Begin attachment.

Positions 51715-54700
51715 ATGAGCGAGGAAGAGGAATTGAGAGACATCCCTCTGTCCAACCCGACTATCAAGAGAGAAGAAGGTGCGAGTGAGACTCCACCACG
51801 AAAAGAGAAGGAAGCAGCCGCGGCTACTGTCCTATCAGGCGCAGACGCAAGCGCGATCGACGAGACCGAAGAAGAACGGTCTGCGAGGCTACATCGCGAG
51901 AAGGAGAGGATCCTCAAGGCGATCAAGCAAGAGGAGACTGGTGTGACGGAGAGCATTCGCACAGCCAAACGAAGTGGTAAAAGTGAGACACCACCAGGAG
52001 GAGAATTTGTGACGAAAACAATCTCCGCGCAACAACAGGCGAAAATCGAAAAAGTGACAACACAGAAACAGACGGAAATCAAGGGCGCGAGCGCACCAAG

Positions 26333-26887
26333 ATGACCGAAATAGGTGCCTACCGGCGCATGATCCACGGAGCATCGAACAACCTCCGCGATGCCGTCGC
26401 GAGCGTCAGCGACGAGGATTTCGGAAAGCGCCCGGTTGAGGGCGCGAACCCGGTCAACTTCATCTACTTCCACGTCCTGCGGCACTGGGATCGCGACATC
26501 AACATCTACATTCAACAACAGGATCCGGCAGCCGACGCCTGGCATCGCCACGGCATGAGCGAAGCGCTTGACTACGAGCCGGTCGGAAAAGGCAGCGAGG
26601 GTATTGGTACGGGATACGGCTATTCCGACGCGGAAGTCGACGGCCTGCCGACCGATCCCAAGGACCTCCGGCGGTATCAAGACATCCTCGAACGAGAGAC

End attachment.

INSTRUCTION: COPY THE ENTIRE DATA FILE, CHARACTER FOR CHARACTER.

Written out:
Positions 51715-54700
51715 ATGAGCGAGGAAGAGGAATTGAGAGACATCCCTCTGTCCAACCCGACTATCAAGAGAGAAGAAGGTGCGAGTGAGACTCCACCACG
51801 AAAAGAGAAGGAAGCAGCCGCGGCTACTGTCCTATCAGGCGCAGACGCAAGCGCGATCGACGAGACCGAAGAAGAACGGTCTGCGAGGCTACATCGCGAG
51901 AAGGAGAGGATCCTCAAGGCGATCAAGCAAGAGGAGACTGGTGTGACGGAGAGCATTCGCACAGCCAAACGAAGTGGTAAAAGTGAGACACCACCAGGAG
52001 GAGAATTTGTGACGAAAACAATCTCCGCGCAACAACAGGCGAAAATCGAAAAAGTGACAACACAGAAACAGACGGAAATCAAGGGCGCGAGCGCACCAAG

Positions 26333-26887
26333 ATGACCGAAATAGGTGCCTACCGGCGCATGATCCACGGAGCATCGAACAACCTCCGCGATGCCGTCGC
26401 GAGCGTCAGCGACGAGGATTTCGGAAAGCGCCCGGTTGAGGGCGCGAACCCGGTCAACTTCATCTACTTCCACGTCCTGCGGCACTGGGATCGCGACATC
26501 AACATCTACATTCAACAACAGGATCCGGCAGCCGACGCCTGGCATCGCCACGGCATGAGCGAAGCGCTTGACTACGAGCCGGTCGGAAAAGGCAGCGAGG
26601 GTATTGGTACGGGATACGGCTATTCCGACGCGGAAGTCGACGGCCTGCCGACCGATCCCAAGGACCTCCGGCGGTATCAAGACATCCTCGAACGAGAGAC